News Conferences…Hate ‘Em…Need ‘Em

I’ve had a couple of weeks to think about this whole concept of news conferences after tennis star Naomi Osaka walked away from the French Open rather than face reporters at mandatory sessions. She revealed that for her news conferences are stressful, counter productive and amount to a legitimate mental health issue for her.

As someone who’s covered a bajillion news conferences over the past 47 years, I hate them too. Oh sure, they’re a necessary evil because it’s not practical to give reporters individual interviews in most cases, but sometimes they can amount to public showcases for individuals astute at the fine art of bullshitting, self-aggrandizement, lack of preparedness or pugnacious discourtesy…and that’s just on the part of those staging the event, let alone some journalists.

LAS VEGAS, NV – NOVEMBER 9: Mike Tyson talks with the media after he was defeated by Evander Holyfield for the WBA Heavyweight tittle at the MGM Grand Garden on November 9, 1996 in Las Vegas, Nevada. Holyfield won the fight with a TKO in the 11th round. (Photo by Focus on Sport/Getty Images)

Perhaps the worst so-called news conference I ever attended lasted less than 30 seconds. We were called to Cleveland to hear from boxer Mike Tyson after he was released from serving time on a rape rap. He was to discuss his return to the ring. After cooling our heels for quite awhile in the bowels of what was known at the time as Gund Arena Tyson finally came on stage, in a half-whisper said he was glad to fight again and walked off. No questions, no nothing. Well…almost nothing. Wasn’t worth the plane ticket or the price of the crappy hot dog I ate while waiting for the former heavyweight chump.

So yes. That’s a clear case of a useless news conference because the very word “conference” infers a dialogue. This was barely a monologue.

Then there are the news conferences where some reporters appear to want to “share” knowledge rather than gather it. If you’re in the biz you know these people. They take an eternity to let the speaker know how much they already think they know about the subject before finally spilling a question.

On the auto beat there’s one longtime reporter whom I won’t name who has gained a decades-long reputation for such endless preambles. Indeed, at an event in conjunction with the New York Auto Show in the early 2000’s two executives of a major automaker played the roles of police officer and perpetrator to show off a new police cruiser.

They staged a fake chase in front of the press corps then suddenly stopped. Fake cop tells fake perp to put up his hands. Fake perp says, “no problem. I’ll do anything you want. It would be better than enduring a question from (reporter). The guy was in the crowd and enjoyed the notoriety. The rest of us got a good laugh. Comedy based in truth always hits home best.

One time I was actually the main speaker at a news conference and gained instant empathy for those who regularly stand at the business end of reporters’ questions. It happened in the 1990’s when I was one of three pool reporters for the in-prison arraignment of James Nichols, brother of Oklahoma City bombing perpetrator Terry Nichols.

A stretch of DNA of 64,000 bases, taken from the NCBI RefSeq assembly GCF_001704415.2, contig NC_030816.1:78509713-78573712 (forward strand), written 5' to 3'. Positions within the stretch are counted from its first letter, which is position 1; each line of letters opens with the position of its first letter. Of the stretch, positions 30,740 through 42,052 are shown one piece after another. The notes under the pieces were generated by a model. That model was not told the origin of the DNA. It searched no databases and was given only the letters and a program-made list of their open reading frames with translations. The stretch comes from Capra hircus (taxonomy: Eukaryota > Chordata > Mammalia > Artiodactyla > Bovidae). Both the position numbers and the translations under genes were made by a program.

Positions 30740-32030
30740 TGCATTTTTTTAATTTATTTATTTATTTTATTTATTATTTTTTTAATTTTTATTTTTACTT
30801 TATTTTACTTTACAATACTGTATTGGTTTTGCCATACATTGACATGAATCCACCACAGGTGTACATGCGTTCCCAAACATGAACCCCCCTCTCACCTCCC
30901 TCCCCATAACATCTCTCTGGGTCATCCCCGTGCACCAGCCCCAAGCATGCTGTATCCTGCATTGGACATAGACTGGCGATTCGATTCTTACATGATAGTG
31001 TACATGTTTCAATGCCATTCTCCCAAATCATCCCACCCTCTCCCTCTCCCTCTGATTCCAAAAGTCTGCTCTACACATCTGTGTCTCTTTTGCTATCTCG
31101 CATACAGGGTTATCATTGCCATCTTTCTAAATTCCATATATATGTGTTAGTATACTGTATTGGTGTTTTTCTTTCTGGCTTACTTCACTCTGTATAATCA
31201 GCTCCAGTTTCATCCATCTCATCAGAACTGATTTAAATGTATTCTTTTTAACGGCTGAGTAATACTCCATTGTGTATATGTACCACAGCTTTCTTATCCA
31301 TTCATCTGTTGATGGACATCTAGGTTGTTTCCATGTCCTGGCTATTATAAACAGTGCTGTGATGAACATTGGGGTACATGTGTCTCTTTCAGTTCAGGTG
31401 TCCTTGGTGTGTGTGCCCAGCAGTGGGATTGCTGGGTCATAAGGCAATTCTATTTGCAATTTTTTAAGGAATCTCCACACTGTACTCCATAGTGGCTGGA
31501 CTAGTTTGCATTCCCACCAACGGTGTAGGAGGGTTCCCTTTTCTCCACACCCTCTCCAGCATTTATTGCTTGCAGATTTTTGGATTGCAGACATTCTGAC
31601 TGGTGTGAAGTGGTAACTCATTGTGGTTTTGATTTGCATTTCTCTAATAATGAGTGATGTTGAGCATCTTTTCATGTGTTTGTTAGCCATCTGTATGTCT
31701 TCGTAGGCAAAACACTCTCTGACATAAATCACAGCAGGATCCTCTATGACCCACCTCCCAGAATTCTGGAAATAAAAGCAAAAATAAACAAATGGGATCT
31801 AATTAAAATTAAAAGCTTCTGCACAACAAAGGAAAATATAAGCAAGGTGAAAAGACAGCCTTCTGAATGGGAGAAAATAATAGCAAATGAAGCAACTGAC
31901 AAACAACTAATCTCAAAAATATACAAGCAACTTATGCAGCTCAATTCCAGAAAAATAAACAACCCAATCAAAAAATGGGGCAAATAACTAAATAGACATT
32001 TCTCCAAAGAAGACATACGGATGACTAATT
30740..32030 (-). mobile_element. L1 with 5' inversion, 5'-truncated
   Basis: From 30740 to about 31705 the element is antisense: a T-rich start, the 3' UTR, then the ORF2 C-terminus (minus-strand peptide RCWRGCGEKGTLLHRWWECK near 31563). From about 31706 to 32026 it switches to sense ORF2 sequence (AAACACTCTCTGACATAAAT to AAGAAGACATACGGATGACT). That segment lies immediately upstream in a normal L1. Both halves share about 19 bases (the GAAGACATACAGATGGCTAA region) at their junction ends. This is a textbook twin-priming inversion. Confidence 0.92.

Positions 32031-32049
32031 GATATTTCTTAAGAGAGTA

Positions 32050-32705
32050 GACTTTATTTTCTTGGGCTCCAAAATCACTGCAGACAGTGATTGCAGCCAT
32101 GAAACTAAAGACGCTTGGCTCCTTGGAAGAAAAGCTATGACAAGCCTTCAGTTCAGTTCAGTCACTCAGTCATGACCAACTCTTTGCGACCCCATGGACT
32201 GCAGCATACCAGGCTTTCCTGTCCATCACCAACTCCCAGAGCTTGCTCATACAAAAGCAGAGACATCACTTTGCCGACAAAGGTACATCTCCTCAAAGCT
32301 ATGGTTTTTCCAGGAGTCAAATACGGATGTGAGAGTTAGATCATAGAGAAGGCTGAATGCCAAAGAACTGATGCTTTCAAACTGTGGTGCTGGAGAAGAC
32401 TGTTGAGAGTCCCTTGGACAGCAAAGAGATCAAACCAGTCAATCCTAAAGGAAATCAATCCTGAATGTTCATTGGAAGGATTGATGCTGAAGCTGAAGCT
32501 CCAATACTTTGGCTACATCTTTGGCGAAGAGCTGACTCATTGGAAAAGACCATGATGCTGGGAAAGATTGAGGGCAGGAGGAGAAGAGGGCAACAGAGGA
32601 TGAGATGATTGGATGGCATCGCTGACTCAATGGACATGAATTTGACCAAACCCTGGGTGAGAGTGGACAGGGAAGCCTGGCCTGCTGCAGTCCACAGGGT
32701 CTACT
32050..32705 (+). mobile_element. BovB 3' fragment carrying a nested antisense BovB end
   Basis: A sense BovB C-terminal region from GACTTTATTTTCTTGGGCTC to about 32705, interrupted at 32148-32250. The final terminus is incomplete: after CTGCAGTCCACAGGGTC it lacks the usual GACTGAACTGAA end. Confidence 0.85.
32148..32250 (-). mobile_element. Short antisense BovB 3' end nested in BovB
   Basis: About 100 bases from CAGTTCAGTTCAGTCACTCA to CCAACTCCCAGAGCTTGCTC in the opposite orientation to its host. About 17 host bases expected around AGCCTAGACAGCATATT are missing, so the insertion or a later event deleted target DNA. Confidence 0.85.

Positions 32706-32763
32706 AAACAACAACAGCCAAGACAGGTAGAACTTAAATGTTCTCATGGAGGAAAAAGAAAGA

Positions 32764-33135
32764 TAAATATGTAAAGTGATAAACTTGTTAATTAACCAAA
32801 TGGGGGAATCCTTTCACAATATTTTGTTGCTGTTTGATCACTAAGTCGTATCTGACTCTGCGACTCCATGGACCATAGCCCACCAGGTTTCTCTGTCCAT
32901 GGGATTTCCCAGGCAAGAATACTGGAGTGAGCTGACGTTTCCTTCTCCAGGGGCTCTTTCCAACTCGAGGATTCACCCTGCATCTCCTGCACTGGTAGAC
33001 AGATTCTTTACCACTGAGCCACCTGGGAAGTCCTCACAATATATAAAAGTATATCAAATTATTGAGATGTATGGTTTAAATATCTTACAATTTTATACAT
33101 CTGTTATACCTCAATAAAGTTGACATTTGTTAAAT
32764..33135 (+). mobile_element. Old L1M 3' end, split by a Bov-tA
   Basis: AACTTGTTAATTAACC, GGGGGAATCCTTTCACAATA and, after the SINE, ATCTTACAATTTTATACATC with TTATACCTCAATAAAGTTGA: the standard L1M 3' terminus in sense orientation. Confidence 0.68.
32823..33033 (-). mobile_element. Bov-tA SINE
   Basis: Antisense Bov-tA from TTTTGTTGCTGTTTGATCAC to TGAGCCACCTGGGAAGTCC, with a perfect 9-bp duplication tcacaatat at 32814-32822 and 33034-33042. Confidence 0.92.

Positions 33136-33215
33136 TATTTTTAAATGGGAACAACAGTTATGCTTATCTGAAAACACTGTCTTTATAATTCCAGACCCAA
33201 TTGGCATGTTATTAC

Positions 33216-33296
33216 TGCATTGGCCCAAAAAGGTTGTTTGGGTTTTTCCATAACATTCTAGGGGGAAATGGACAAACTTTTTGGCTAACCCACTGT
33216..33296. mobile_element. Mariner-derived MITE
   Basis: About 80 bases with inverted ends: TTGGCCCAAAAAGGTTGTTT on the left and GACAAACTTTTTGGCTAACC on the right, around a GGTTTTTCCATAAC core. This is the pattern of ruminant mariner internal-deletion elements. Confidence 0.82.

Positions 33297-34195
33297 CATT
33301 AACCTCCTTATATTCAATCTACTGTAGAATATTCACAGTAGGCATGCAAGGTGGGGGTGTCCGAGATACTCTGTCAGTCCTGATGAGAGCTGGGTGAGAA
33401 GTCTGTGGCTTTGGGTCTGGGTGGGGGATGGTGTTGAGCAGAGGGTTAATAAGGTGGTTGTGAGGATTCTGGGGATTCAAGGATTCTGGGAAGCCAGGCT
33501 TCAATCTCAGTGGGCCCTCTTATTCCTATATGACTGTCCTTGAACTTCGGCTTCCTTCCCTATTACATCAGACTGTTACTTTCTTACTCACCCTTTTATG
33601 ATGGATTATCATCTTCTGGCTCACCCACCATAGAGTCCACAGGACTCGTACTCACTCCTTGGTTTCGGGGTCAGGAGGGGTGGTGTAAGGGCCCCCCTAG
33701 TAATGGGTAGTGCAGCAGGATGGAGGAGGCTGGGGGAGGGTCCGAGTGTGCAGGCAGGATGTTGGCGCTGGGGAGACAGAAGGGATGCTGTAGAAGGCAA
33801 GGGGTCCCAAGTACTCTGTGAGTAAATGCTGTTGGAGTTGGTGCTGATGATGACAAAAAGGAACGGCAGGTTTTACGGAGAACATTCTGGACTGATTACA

I was joined by reporters from the Associated Press and a local newspaper. When it came time to decide who would brief the rest of the press I was drafted because as the the print guys said, “you’re CNN, TV. You don’t mind facing the cameras.” No, I don’t mind cameras. It’s people who give me the creeps. I gamely gave the top line facts of the proceeding then in a case of “back at ya,” I tossed it over the print guys for “more of the details.” This was not planned by anyone…but me. I was always a decent ad libber on camera.

Truthfully, I ended up feeling exhilarated after fielding some questions and not saying something stupid or wrong. It was a kick being quoted by CBS and others but I’d rather be the inquisitor.

Honestly, I hate to ask my best question during news conferences, especially if it was based on some information I had in hand that would give my place a competitive edge on a previously unexplored angle. Why give it to everyone else? In that case I would try to find a way to ask the question privately, but you can’t always count on that and you need an answer so sometimes you have no choice.

Look, I feel for Ms. Osaka if facing the media is stressful and unpleasant. A person’s mental health is a serious matter and should not be downplayed.

Unfortunately, professional sports is actually a form of show business where athletes’ stages are the field, pitch, court or ice. Tickets are sold and fan loyalties are stoked in part by news stories. That all can generate the millions athletes can reap from prize money, bonuses and endorsements. In other words, there’s tremendous demand for what an athlete has to say, even if it’s not especially enlightening.

For journalists, direct quotes offer depth, context and perspective to a story which adds to a richer experience for their readers or audience.

Perhaps some of the anxiety for those thrust into situations that demand presence at news conferences could be allayed by counseling or league-sponsored media training that includes realistic mock sessions using actual journalists. When I conduct media training sessions the strategy is to always put the trainees through an even tougher experience than they might actually face. Kinda like swinging a heavy bat in the on-deck circle so your real bat feels lighter when you’re facing a fast ball.

That, or know what you would be getting into before you decide to become a professional athlete or other high-profile profession, and choose another path to avoid the news conference blood sport.

One comment

  1. Pingback: News Conferences…An Imperfect Necessary Evil — edLINES – SHOPPEX NIGERIA

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